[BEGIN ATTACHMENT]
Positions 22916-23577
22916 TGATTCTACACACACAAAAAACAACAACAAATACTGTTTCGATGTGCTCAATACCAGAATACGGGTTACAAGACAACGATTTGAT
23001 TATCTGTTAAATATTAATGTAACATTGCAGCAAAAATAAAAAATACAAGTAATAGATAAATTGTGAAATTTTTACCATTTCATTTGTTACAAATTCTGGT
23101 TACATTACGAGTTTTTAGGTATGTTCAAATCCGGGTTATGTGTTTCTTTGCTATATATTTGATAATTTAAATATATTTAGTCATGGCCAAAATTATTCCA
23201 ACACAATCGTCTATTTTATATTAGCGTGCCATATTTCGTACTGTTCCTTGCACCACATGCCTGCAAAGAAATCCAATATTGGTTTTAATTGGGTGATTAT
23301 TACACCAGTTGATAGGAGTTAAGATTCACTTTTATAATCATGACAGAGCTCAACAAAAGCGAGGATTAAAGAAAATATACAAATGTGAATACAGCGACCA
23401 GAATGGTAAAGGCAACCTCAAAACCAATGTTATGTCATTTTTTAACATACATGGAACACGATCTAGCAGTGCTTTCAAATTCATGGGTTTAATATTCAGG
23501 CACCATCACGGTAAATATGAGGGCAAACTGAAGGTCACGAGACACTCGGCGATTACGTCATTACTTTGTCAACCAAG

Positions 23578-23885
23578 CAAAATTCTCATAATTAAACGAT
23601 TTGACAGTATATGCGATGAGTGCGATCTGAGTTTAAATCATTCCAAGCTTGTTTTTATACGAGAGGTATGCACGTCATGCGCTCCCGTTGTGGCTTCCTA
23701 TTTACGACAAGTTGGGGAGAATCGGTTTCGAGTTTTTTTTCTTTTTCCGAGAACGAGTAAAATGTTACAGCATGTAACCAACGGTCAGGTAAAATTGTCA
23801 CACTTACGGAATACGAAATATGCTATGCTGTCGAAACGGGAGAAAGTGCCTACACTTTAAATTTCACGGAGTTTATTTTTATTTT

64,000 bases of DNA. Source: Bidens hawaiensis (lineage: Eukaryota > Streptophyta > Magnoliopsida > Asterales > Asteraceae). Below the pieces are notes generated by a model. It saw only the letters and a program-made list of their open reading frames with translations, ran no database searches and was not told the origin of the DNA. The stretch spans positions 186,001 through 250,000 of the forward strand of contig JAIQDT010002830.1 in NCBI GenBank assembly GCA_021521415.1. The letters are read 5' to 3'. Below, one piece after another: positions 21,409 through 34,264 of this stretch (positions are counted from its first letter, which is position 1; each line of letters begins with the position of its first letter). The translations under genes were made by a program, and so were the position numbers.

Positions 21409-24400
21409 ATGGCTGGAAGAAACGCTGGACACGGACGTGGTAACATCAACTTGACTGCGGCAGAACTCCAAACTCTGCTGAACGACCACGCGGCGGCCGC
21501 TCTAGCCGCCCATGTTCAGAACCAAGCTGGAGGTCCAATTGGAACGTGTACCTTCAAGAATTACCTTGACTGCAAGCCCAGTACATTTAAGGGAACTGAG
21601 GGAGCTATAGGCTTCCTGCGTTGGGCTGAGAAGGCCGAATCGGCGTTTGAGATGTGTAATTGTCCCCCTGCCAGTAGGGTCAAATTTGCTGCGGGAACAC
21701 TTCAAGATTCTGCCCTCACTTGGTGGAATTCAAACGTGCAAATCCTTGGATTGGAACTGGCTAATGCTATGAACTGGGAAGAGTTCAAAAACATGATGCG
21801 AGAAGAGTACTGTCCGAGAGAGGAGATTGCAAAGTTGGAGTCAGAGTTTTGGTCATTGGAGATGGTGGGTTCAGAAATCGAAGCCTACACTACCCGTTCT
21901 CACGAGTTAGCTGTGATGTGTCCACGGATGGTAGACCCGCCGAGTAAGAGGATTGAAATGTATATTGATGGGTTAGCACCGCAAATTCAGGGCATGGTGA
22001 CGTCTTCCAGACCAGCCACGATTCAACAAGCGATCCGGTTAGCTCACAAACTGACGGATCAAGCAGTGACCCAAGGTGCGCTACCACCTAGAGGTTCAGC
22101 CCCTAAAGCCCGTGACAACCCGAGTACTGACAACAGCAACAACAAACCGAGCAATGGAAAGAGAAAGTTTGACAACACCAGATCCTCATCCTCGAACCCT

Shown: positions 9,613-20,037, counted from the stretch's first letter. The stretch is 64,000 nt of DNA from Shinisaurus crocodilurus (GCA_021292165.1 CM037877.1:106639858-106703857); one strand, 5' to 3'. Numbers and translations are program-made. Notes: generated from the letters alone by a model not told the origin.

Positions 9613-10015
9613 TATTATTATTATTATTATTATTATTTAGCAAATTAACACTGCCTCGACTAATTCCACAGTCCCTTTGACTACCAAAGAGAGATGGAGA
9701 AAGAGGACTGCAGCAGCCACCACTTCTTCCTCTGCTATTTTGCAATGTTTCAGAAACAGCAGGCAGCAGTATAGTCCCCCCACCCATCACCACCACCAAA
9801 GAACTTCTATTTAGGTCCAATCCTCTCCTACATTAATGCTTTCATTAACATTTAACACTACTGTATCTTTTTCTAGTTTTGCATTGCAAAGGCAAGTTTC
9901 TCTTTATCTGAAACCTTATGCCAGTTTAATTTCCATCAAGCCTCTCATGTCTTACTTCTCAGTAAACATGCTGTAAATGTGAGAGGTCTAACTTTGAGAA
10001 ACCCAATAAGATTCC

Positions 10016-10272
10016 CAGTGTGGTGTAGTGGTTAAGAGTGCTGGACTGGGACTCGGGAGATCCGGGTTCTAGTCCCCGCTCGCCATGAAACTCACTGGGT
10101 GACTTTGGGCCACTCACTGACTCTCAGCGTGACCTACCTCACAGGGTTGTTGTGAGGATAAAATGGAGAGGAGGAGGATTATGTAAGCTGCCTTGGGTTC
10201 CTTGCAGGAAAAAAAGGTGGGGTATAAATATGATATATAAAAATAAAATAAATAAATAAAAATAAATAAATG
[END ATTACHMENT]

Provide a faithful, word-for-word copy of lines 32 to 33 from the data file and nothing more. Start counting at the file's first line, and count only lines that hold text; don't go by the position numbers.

10016 CAGTGTGGTGTAGTGGTTAAGAGTGCTGGACTGGGACTCGGGAGATCCGGGTTCTAGTCCCCGCTCGCCATGAAACTCACTGGGT
10101 GACTTTGGGCCACTCACTGACTCTCAGCGTGACCTACCTCACAGGGTTGTTGTGAGGATAAAATGGAGAGGAGGAGGATTATGTAAGCTGCCTTGGGTTC